The district court properly rejected Baker's claim that the disposal of his estate limited the bankruptcy court's jurisdiction. As the district court recognized, “a bankruptcy court retains post-confirmation jurisdiction to interpret and enforce its own orders.” Baker, 413 B.R. at 43 (quoting In re Millenium Seacarriers, Inc., 419 F.3d 83, 96 (2d Cir.2005)). And, “the Title 11 case ends only when it is closed under [s]ection 350(a) of Title 11, and not, as appellant argue[d], with the disposition of the estate.” Id. (citing 11 U.S.C. § 350(a)). Indeed, “[i]n core proceedings, the bankruptcy court has comprehensive power and may enter appropriate orders and judgments.” In re Petrie Retail, Inc., 304 F.3d 223, 228 (2d Cir.2002).
Because we agree with the district court that Baker's claims “arise in” his bankruptcy proceedings, we hold that mandatory abstention pursuant to 28 U.S.C. § 1334(c)(2) was not required. To the extent Baker argues that the district court erred in declining to abstain pursuant to 28 U.S.C. § 1334(c)(1), we lack jurisdiction to review that aspect of the district court's decision.4 Pursuant to 28 U.S.C. § 1334(d), “[a]ny decision to abstain or not to abstain made under subsection (c) (other than a decision not to abstain in a proceeding described in subsection (c)(2) [i.e., a decision on mandatory abstention] ) is not reviewable by appeal or otherwise by the court of appeals under section[s] 158(d), 1291, or 1292 of this title or by the Supreme Court of the United States under section 1254 of this title.” Id.
Unlike decisions concerning mandatory abstention, decisions on permissive abstention, which lie within the discretion of the bankruptcy court, are not subject to review by the court of appeals. We therefore lack jurisdiction to decide whether the district court's decision on permissive abstention was correct. See In re Cody, Inc., 338 F.3d 89, 97 (2d Cir.2003); accord Mt. McKinley Ins. Co., 399 F.3d at 445.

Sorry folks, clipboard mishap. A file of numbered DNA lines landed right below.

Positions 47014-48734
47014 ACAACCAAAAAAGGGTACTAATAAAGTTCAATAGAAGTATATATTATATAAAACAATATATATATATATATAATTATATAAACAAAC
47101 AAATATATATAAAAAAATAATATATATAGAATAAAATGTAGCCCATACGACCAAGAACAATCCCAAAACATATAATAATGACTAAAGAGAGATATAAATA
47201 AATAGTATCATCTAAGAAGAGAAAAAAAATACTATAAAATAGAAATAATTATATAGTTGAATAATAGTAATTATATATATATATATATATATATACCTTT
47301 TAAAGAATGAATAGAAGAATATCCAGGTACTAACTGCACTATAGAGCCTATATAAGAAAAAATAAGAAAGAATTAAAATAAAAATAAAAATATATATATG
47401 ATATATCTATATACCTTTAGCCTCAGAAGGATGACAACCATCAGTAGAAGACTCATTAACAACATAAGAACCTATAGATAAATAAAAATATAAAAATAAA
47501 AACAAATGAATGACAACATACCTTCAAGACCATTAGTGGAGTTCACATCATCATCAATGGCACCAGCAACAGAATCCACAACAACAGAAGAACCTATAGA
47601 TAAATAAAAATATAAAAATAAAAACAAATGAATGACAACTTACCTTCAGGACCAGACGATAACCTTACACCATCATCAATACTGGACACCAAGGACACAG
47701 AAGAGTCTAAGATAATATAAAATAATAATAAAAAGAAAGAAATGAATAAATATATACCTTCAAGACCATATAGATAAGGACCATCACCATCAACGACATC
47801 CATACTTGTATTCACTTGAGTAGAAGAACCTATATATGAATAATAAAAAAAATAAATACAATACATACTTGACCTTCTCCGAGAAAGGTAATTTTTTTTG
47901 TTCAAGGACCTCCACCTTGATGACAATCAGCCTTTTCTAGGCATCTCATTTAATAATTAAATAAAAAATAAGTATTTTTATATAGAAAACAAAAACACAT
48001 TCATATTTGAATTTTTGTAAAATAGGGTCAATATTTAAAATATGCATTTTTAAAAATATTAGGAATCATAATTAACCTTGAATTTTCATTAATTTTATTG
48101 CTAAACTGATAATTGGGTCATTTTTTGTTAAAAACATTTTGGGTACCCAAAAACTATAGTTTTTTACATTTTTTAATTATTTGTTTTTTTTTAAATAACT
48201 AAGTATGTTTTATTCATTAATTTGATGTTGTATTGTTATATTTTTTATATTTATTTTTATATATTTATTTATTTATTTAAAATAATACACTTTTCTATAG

We have considered all of appellant's arguments raised before this Court, and find them to be without merit. Appellant's claims, which derive from services rendered in connection with his Title 11 proceeding in the bankruptcy court, fall within the scope of that court's “arising in” jurisdiction as set out in 28 U.S.C. § 1334(b). Accordingly, the district court's judgment of August 25, 2009, affirming the March 6, 2008 decision of the bankruptcy court and dismissing the appeal, is hereby Affirmed.
1. The bankruptcy court issued three orders authorizing and approving these mortgage loans.
2. Baker was pro se in the proceeding before the district court. Baker also filed his briefs before this Court as a pro se litigant. On February 19, 2010, a notice of appearance from Michael Freeman, of Greenberg Freeman LLP, on behalf of Baker, was docketed before this Court. On June 16, 2010, Greenberg Freeman submitted a motion to withdraw as counsel of record for the appellant. The affidavit accompanying the motion stated that the law firm was retained by Baker, pursuant to a retainer agreement, for the limited purpose of arguing the appeal. According to the sworn affidavit, the agreement expressly provided that counsel had no obligation to make written submissions on behalf of appellant. Notice was sent to the parties that this Court intended to decide this matter without oral argument. See Fed. R.App. P. 34(a)(2). Thus, Greenberg Freeman's motion to withdraw as counsel is hereby granted. A notice of appearance by Vivian Williams, on behalf of Baker, was docketed before this Court on June 17, 2010. On June 18, 2010, this Court granted appellant's new counsel an extension of time to file a reply brief. We have considered the reply brief submitted by counsel, as well as the rest of the record on appeal, in rendering our decision.
3. With respect to whether the bankruptcy court's exercise of jurisdiction under 28 U.S.C. § 1334(b) was proper, “[o]ur review of the district court's decision affirming the bankruptcy court order[ ] is plenary.” In re NextWave Personal Commc'ns, Inc., 200 F.3d 43, 50 (2d Cir.1999). Therefore, “[l]ike the [d]istrict [c]ourt, we review the [b]ankruptcy [c]ourt's ․ conclusions of law de novo.” In re Bayshore Wire Prods. Corp., 209 F.3d 100, 103 (2d Cir.2000).
4. Although this jurisdictional issue was not raised by the parties, we have an independent obligation to confirm our own jurisdiction. E.g., Local 377, RWDSU, UFCW v. 1864 Tenants Ass'n, 533 F.3d 98, 99 (2d Cir.2008).